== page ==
Instead of pleading for clemency he, to everyone’s amazement, ended his argument with immortal words that will forever stand out as the mark of this great man. He uttered words that over decades to come will not only serve to inspire us all but to inform us of the essential bravery of the Black struggle: "During my lifetime," he said, "I have dedicated myself to this struggle of the African people. I have fought against white domination, and I have fought against black domination. I have cherished the ideal of a democratic and free society in which all persons live together in harmony and equal opportunities. It is an ideal which I hope to live for and achieve. But if needs be, it is an ideal for which I am prepared to die, I will face my fate like a man."
    This statement, replete with moral heroism and sated with inner power and courage, encapsulates not only defiance of evil, but crystallizes the combined black history which is one of bitter struggle not only of South Africa, but of Black people everywhere, notably also in the United States – A struggle that many have not survived. Nelson Mandela articulated the recognition of the gravity of a struggle that in deed was between life and death and that death was for our heroes not a threat large enough to move them to desist from the call of duty.
    Events like these sharpened our faith that we as humans were not alone, they led us not only to recognize suffering and injustice when we see it, but to respond to it as a moral struggle, informed by our strong sense of a Higher Being which promises victory for the believer as the central pillar of the tradition of the faithful.
    Mandela’s consciousness of the plight of the poor is strong. His message is constant:
    For children of the struggle, social morality is not only a matter of elaborate conceptual formulation, but of the day to day life and living conditions of our people. Social morality finds expression in the unambiguous utterances of our leaders, but is at the same time translated into the actual social conditions in the township and the ghetto social morality also was the guiding star to our forebears on the cotton fields of the south and of the original Americans of the reservations of the west. Poverty and social degradation stripped our forebears of material possession and physical dignity it is true but our African pride and rectitude survived and was fortified in the crucible of vilification and suffering. Our leaders spanned different periods and continents leaders too numerous to mention eg W.B. du Bois, Frederick Douglass A. Phillip Randolph, Martin Luther King, Anwar Sadat, Patrice Lumumba, Samora Machel. But the embodiment of all this is Nelson Mandela. The call to all of them to give not only of themselves, but indeed to give their veryselves – their own very lives. This is the epitome of the African tradition. It is the mark of the Black struggle. This is the nobility which survived in the midst of slavery and throughout this harsh inhumanity of Apartheid. It tempered the African spirit of caring for one another and putting the good of the community before one’s own.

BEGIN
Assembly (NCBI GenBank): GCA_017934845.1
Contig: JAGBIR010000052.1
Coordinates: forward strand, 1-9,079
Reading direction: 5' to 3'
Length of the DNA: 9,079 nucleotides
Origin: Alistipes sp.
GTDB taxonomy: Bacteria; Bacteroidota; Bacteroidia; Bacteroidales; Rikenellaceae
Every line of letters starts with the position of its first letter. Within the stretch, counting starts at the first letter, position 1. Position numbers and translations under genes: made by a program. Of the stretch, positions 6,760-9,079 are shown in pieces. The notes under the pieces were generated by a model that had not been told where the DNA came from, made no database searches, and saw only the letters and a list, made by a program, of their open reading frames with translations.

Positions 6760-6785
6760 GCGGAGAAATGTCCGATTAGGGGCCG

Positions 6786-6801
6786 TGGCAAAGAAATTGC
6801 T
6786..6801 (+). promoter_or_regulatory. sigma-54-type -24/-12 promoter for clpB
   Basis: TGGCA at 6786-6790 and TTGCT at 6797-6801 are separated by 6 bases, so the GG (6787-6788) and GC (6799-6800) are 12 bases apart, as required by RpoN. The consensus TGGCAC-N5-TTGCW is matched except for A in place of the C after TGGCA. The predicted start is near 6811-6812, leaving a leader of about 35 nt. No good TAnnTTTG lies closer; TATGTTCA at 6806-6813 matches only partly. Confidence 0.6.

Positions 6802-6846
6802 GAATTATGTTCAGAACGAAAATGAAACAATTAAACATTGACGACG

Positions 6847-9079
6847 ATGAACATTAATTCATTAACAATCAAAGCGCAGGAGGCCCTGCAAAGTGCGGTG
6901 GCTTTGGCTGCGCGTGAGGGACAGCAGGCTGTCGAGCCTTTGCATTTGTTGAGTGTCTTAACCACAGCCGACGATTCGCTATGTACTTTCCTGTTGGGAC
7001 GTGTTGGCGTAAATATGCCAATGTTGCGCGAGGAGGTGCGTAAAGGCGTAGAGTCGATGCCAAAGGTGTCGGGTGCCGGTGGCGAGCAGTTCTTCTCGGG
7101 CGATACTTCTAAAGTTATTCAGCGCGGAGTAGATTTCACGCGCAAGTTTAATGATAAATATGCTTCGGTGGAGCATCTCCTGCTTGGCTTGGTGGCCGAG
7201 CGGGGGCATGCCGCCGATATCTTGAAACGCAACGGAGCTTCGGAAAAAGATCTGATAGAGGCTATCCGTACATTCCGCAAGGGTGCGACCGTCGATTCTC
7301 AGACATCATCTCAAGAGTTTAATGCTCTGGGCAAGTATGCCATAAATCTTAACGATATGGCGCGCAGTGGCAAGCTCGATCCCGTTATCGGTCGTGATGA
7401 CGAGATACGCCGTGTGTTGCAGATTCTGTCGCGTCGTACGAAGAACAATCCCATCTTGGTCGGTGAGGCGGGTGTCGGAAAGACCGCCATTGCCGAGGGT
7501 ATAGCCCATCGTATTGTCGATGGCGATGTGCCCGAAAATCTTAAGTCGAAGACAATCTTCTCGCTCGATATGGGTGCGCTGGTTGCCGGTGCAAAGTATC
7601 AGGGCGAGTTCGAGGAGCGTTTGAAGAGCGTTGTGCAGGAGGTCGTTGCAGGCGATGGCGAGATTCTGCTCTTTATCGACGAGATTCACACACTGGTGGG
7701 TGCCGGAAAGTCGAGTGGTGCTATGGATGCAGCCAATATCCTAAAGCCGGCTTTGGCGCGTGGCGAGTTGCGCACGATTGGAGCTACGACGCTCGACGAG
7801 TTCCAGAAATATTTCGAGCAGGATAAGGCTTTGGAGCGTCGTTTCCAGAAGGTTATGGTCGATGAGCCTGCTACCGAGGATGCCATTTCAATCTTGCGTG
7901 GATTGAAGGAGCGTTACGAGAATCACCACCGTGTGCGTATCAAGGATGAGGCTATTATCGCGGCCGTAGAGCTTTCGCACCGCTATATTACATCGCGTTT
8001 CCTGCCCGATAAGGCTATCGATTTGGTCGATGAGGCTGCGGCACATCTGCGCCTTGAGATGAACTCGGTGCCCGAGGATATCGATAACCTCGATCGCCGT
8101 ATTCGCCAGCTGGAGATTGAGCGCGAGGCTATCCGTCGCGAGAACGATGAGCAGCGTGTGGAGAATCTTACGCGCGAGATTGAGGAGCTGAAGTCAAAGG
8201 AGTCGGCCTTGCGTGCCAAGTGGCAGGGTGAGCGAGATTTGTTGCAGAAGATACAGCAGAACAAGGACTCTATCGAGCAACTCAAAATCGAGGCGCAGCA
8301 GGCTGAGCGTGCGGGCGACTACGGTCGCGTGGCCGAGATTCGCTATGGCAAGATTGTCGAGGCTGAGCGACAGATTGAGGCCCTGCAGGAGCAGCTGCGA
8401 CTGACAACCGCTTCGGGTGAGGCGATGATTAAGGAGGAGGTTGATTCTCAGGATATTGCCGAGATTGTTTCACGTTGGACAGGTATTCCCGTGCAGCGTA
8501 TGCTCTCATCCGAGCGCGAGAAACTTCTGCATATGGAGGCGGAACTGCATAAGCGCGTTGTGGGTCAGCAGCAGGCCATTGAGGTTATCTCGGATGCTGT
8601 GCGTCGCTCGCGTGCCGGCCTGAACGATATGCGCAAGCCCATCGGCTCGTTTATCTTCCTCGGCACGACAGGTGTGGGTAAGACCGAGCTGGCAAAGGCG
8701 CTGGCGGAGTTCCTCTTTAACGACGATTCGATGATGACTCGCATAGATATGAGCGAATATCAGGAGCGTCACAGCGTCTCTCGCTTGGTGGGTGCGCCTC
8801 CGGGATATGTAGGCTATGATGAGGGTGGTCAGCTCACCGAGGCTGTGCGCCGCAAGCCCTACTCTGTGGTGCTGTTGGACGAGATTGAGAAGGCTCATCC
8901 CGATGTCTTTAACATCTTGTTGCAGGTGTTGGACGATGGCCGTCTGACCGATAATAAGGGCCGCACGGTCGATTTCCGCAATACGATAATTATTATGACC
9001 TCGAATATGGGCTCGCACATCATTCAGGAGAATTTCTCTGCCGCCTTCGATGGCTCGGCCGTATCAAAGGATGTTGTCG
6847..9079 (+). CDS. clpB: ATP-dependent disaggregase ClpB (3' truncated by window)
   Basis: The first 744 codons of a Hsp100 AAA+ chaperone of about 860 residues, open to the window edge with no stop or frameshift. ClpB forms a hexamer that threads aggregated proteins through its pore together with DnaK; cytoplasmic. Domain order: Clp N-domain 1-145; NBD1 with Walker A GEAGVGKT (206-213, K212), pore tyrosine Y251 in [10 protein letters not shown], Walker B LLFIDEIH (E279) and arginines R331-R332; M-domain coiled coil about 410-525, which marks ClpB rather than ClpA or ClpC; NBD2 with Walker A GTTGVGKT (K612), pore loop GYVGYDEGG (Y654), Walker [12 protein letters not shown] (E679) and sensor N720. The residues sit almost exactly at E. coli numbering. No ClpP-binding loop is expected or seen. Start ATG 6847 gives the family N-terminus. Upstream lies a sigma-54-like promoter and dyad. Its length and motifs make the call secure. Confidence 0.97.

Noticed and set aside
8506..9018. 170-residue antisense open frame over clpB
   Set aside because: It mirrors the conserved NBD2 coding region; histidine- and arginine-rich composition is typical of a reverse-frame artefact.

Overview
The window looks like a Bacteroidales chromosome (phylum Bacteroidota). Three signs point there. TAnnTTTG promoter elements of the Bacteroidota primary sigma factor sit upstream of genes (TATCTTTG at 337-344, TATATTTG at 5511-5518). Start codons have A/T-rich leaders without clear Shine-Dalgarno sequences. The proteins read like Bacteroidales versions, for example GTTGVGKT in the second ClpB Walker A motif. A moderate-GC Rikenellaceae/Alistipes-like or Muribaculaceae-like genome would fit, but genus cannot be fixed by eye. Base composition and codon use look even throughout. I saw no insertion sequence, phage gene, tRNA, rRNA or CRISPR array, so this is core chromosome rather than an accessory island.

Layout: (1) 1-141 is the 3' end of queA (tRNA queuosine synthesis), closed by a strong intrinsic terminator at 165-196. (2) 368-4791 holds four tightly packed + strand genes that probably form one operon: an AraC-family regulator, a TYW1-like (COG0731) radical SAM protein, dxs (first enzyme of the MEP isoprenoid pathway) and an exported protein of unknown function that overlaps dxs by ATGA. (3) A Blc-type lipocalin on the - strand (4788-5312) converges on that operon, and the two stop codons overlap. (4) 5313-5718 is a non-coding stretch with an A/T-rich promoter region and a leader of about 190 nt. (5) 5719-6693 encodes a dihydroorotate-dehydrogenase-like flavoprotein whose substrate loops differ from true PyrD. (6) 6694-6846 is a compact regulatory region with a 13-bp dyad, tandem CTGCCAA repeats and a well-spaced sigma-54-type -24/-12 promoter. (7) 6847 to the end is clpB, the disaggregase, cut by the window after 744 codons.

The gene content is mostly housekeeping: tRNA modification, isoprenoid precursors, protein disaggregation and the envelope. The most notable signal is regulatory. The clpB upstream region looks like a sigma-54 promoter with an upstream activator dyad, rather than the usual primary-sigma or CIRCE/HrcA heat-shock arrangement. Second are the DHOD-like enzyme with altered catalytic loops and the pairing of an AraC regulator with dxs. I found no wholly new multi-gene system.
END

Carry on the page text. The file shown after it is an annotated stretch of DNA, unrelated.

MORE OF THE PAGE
From these experiences we take the lesson of our African tradition that individual security is consummated in the good of the whole – that for the oppressed the whole or the community is paramount.
    Scholars like Menkiti; Mbiti; Senghor Dickson; Nyerere and Nkrumah have all argued, as Kwame Gyekye puts it:

"Africa though considers personhood as something defined or conferred by the community and as something to be acquired by the individual."